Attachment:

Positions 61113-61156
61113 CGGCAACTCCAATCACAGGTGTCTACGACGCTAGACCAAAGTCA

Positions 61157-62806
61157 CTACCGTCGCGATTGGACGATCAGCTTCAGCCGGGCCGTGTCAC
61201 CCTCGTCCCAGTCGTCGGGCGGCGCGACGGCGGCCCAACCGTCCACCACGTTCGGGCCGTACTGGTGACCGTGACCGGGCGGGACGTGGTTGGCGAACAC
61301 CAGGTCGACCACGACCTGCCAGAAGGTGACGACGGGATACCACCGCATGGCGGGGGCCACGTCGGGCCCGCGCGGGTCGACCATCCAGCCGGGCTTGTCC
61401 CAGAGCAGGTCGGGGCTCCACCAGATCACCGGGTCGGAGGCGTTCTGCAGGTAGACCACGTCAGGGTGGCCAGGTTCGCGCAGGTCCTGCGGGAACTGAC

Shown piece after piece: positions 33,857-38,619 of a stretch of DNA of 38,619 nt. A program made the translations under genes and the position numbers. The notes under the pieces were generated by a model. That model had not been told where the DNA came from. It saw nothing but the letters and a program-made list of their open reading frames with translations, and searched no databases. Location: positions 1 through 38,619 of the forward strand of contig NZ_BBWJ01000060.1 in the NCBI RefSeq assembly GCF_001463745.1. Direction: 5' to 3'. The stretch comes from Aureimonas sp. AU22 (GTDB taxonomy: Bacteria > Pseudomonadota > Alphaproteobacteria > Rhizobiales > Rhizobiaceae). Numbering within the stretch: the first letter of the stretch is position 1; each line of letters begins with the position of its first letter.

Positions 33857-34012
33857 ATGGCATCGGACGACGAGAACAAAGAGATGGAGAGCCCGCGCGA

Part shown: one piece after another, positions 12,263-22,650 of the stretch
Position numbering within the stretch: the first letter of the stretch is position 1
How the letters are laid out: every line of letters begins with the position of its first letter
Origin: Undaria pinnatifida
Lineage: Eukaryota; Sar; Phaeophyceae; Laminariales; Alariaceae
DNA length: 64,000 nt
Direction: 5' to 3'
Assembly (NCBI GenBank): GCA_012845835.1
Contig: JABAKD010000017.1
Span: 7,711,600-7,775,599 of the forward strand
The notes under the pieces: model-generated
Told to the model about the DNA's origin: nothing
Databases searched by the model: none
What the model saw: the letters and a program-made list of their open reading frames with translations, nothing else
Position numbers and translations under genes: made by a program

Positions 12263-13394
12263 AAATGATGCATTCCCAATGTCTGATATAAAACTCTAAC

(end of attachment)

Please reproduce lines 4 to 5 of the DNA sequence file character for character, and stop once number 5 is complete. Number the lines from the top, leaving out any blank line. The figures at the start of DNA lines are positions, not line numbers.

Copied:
61157 CTACCGTCGCGATTGGACGATCAGCTTCAGCCGGGCCGTGTCAC
61201 CCTCGTCCCAGTCGTCGGGCGGCGCGACGGCGGCCCAACCGTCCACCACGTTCGGGCCGTACTGGTGACCGTGACCGGGCGGGACGTGGTTGGCGAACAC